The R Programming language introduced a new technique called Recursion or recursive functions for elegant and straightforward coding. Recursive means a function calling itself. In this article, we show how to write a simple program using R Recursive Functions with a practical example.

To understand the R recursive functions programming, let us consider a well-known yet simple example called factorial. We can calculate the factorial of any given number using the formula below.

n! = (n) * (n-1) * (n-2) * ….. * 1

It means, 6! = 6 * 5 * 4 * 3 * 2 * 1

We can achieve the same in R programming using For Loop, While Loop, etc. But if you observe the above pattern, its behavior is repetitive, which means recursive. So instead of writing the loops (costly), we can write the recursive functions R Programming.

# Example Number.factorial <- function(number) { if(number == 0 || number == 1) { return (1) } else { return (number * Number.factorial(number - 1)) } } Sum.Series(6)

If we pass 0 or 1 as the Number argument value, then the R recursive function returns 1 else, it returns the below statement.

(number * Number.factorial(number - 1))

Let us calculate for 6!

6! = number * Number.factorial(number - 1) = 6 * Number.factorial (6 -1) = 6 * Number.factorial (5) # Recursively calling the above function = 6 * 5 * Number.factorial (5 -1) = 6 * 5 * Number.factorial (4) # Recursively calling the above function = 6 * 5 * 4 * Number.factorial (4 -1) = 6 * 5 * 4 * Number.factorial (3) # Recursively calling the above function = 6 * 5 * 4 * 3 * Number.factorial (3 -1) = 6 * 5 * 4 * 3 * Number.factorial (2) # Recursively calling the above function = 6 * 5 * 4 * 3 * 2 * Number.factorial (2 -1) = 6 * 5 * 4 * 3 * 2 * Number.factorial (1) # Recursively calling the above function = 6 * 5 * 4 * 3 * 2 * 1 = 720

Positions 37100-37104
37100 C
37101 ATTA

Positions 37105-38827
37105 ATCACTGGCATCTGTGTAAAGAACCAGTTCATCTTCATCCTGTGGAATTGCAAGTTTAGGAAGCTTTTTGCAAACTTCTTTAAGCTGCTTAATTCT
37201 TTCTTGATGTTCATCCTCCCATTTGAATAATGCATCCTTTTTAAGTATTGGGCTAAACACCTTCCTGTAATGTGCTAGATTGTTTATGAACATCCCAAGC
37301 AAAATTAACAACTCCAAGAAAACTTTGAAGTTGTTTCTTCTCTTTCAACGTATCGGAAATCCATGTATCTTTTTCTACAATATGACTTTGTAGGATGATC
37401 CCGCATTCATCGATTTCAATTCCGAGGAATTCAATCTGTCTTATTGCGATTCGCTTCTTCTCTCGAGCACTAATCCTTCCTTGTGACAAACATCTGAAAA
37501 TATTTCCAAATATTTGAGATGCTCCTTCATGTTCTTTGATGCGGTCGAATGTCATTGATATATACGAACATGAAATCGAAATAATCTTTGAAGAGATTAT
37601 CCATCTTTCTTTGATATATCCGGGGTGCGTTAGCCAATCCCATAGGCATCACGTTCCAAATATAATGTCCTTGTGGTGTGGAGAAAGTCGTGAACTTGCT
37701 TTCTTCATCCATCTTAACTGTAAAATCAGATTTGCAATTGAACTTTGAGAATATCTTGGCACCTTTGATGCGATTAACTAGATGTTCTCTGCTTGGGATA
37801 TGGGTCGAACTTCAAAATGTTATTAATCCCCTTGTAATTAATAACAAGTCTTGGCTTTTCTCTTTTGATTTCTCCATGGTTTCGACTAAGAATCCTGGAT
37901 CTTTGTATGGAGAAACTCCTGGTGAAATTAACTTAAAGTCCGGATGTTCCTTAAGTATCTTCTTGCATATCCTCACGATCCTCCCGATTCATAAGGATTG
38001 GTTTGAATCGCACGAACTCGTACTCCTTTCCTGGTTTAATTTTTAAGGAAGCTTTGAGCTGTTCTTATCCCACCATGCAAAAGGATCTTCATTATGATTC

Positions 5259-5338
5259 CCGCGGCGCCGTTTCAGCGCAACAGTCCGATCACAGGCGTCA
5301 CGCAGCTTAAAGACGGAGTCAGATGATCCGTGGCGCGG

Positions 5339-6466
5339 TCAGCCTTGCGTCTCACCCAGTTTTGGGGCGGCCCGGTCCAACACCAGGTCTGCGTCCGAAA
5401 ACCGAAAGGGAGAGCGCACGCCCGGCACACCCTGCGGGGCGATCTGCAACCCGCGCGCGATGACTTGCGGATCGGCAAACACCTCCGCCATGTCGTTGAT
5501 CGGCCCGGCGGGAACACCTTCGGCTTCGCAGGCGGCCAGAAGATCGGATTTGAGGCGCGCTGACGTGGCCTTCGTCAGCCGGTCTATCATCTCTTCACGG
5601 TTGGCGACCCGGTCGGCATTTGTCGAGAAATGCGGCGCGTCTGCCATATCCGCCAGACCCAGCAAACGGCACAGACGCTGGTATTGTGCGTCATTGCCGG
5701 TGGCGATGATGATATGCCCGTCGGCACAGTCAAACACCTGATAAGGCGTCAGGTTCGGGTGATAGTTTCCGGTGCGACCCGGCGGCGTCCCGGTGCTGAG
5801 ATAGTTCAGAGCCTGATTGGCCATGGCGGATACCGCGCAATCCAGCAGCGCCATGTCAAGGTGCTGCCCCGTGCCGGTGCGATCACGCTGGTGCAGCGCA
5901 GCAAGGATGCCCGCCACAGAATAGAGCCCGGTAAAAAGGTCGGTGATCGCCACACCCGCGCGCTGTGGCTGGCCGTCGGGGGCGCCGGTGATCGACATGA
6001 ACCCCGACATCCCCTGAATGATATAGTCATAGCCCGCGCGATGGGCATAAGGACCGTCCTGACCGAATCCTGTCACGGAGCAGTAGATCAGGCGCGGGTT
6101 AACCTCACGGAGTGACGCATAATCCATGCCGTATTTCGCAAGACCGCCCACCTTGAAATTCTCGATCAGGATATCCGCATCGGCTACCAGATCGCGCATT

## Use Recursive Functions in R to Find Sum of Series 1²+2²+3²+…..+n²

In this example, we show how to write an R program to find the Sum of Series 1²+2²+3²+…..+n² using the Recursive Functions in R Programming. Please refer For Loop and While Loop articles.

# Example Sum.Series <- function(number) { if(number == 0) { return (0) } else { return ((number * number ) + Sum.Series(number - 1)) } } Sum.Series(5)

Let me show you the step by step execution process of the R recursive function.

Function Definition: Within the Sum.Series (number) function,

If the user entered Number is 0, then the function returns 0 else, it returns the following

(number * number ) + Sum.Series(number - 1)

Let us divide the above expression for a better understanding

- (number * number) = Multiplying the number
- Sum.Series(number – 1) = Calling the same function with decremented value (1 number minus)

From the above screenshot of Recursive Functions in R example, you can see the User entered value is 6:

Recursion 1: number = 6, which is Greater than 0

- (number * number ) + Sum.Series(number – 1)
- (6 * 6) + Sum.Series(6 – 1)
- 36 + Sum.Series(5)

2: number becomes 5, which is Greater than 0

- (number*number ) + Sum.Series(number – 1)
- (5 * 5) + Sum.Series(5 – 1)
- 25 + Sum.Series(4)

Total will be 36 + 25 = 61

Iteration 3: number becomes 4, which is Greater than 0

- (4 * 4) + Sum.Series(4 – 1)
- 16 + Sum.Series(3)

Total is 36 + 25 + 16 = 77

Recursion 4: number becomes 3, which is Greater than 0 so,

- (3 * 3) + Sum.Series(3 – 1)
- 9 + Sum.Series(2)

Total = 36 + 25 + 16 + 9 = 86

Recursion 5 : the number becomes 2, which is Greater than 0, so

- (2 * 2) + Sum.Series(2 – 1)
- 4 + Sum.Series(1)

Total will be 36 + 25 + 16 + 9 + 4 = 90

Recursion 6: the number becomes 1, which is Greater than 0.

- (1 * 1) + Sum.Series(1 – 1)
- 1 + Sum.Series(0)

Total = 36 + 25 + 16 + 9 + 4 + 1 = 91

Recursion 7: number becomes 0, which means First if condition is True, it exits from the function.

The final output is 91

We must use some conditions to exit from the recursive function calling in R. If you forgot the condition, then the function executes countless times (similar to Infinity Loop).